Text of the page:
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Baltic heads of state and government agreed on the four shared priorities of the budget of the EU

16. February 2018 - 14:01

Tallinn, Stenbock House, 16 February 2018 – in yesterday’s joint address to their colleagues in the EU, Estonian Prime Minister Jüri Ratas, Latvian Prime Minister Māris Kučinskis, and Lithuanian President Dalia Grybauskaitė announced that the future multiannual financial framework of the European Union must ensure better connectivity, promote convergence and economic resilience, create equal competition conditions for farmers, and guarantee finances for dealing with the challenges of migration and security.

According to Ratas, Kučinskis, and Grybauskaitė, the development of the transport and energy networks as well as the digital infrastructure and services of the EU must continue and different parts of the EU need to be connected. The leaders highlighted connecting the Baltic electricity networks to the European energy market and Rail Baltic, which will connect Estonia, Latvia, and Lithuania with the rest of Europe, as strategically important projects for the EU.

The heads of state and government of the Baltic countries agree that catching-up in regions and Member States must continue to be supported from cohesion policy funds, while it should be ensured that structural support for regions is phased-out gradually as they converge. Ratas, Kučinskis, and Grybauskaitė write that farmers should have a level playing field and equal conditions for competition across the single market, i.e. balancing the direct payments of the Common Agricultural Policy should be finished.

The leaders of Estonia, Latvia, and Lithuania highlight the new shared areas of cooperation of the EU that require funding from the next budget period: migration, internal and external security, protecting the external borders of the EU, the fight against terrorism and increasing (cyber)security, and defence cooperation. According to the heads of state and government, the EU neighbourhood should be targeted by a separate instrument.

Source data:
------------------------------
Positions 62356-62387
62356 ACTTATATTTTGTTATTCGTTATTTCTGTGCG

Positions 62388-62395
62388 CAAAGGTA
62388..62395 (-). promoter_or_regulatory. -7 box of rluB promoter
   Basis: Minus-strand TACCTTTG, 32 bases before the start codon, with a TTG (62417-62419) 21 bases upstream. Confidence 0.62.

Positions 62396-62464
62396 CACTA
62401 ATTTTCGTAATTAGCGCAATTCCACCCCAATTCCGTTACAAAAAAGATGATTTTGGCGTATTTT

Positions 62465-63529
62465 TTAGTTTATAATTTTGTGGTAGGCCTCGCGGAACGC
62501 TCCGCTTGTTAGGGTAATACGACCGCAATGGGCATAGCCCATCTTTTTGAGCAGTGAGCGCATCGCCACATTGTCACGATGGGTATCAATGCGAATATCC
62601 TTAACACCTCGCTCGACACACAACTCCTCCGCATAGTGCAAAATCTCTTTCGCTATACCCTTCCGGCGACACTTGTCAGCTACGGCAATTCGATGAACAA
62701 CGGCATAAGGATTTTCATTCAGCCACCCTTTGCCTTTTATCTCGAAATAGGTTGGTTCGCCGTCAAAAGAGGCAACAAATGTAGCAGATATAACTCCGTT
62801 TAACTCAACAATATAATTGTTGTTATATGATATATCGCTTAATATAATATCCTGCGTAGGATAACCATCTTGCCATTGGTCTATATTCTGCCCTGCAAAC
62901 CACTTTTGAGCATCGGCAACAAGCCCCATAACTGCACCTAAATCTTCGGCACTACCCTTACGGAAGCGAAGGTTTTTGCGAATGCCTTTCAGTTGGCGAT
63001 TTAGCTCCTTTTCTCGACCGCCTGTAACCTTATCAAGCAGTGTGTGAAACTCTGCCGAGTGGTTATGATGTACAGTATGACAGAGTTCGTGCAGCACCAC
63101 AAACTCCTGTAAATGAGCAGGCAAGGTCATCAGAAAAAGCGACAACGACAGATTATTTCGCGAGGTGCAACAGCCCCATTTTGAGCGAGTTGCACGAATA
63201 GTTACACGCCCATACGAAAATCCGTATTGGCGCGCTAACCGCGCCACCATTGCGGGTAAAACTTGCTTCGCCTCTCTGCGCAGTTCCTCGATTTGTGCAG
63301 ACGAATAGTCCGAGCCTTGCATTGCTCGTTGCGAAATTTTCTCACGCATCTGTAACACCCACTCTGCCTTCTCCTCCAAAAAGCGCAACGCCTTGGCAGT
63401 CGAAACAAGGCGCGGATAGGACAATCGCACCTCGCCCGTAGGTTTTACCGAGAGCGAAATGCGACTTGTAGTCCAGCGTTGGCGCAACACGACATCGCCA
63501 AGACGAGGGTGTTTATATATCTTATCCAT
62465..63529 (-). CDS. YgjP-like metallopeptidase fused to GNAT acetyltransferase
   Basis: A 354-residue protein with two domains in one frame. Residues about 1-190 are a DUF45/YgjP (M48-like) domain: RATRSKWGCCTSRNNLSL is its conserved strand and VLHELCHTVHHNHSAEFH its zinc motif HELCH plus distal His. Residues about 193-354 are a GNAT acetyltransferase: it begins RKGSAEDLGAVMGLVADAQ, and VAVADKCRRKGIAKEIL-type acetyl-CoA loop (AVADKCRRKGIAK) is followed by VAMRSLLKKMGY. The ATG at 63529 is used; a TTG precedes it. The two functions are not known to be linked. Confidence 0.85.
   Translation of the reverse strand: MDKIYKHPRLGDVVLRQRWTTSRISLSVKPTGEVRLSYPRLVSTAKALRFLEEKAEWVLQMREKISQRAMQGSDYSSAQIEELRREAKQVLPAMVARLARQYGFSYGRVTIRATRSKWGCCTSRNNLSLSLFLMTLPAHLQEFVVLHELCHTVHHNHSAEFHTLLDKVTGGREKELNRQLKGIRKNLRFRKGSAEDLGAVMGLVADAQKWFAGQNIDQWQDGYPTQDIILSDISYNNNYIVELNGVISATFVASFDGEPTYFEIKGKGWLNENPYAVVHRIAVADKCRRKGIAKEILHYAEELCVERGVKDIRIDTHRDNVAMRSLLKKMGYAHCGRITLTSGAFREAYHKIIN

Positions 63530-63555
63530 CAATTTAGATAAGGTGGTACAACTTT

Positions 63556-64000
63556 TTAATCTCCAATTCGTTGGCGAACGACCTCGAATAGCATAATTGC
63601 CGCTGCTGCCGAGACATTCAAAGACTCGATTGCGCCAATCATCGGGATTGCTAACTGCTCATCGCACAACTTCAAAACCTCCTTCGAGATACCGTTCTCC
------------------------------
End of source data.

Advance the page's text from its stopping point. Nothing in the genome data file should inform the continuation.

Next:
“We believe in a strong and stable EU. Less Europe is not an option,” Ratas, Kučinskis, and Grybauskaitė wrote. “We agree that we must not do cuts at the expense of our common future. Therefore, we support the idea that funds directed towards research, innovation and youth should not be reduced and that cohesion and agriculture should be sufficiently funded in the future budget. In addition, our future will be digital and this dimension should be well-reflected in all policy areas of the budget,” said the heads of state and government.

According to the leaders, the Baltic countries are convinced that the resources of the union must exceed one per cent of the gross domestic product of the 27 Member States of the EU to reach new and shared goals. This means that Estonia, Latvia, and Lithuania wish to discuss with their colleagues in the EU how to maintain the size of the current long-term budget after Brexit; they are willing to increase their contribution to the budget of the European Union.

The leaders of the EU will begin the discussions regarding the next budget period on 23 February in Brussels. The goal of the meeting is to have an overview of the opinions of the 27 Member States of the EU regarding the size of the next long-term budget as well as the timeframe of the negotiations.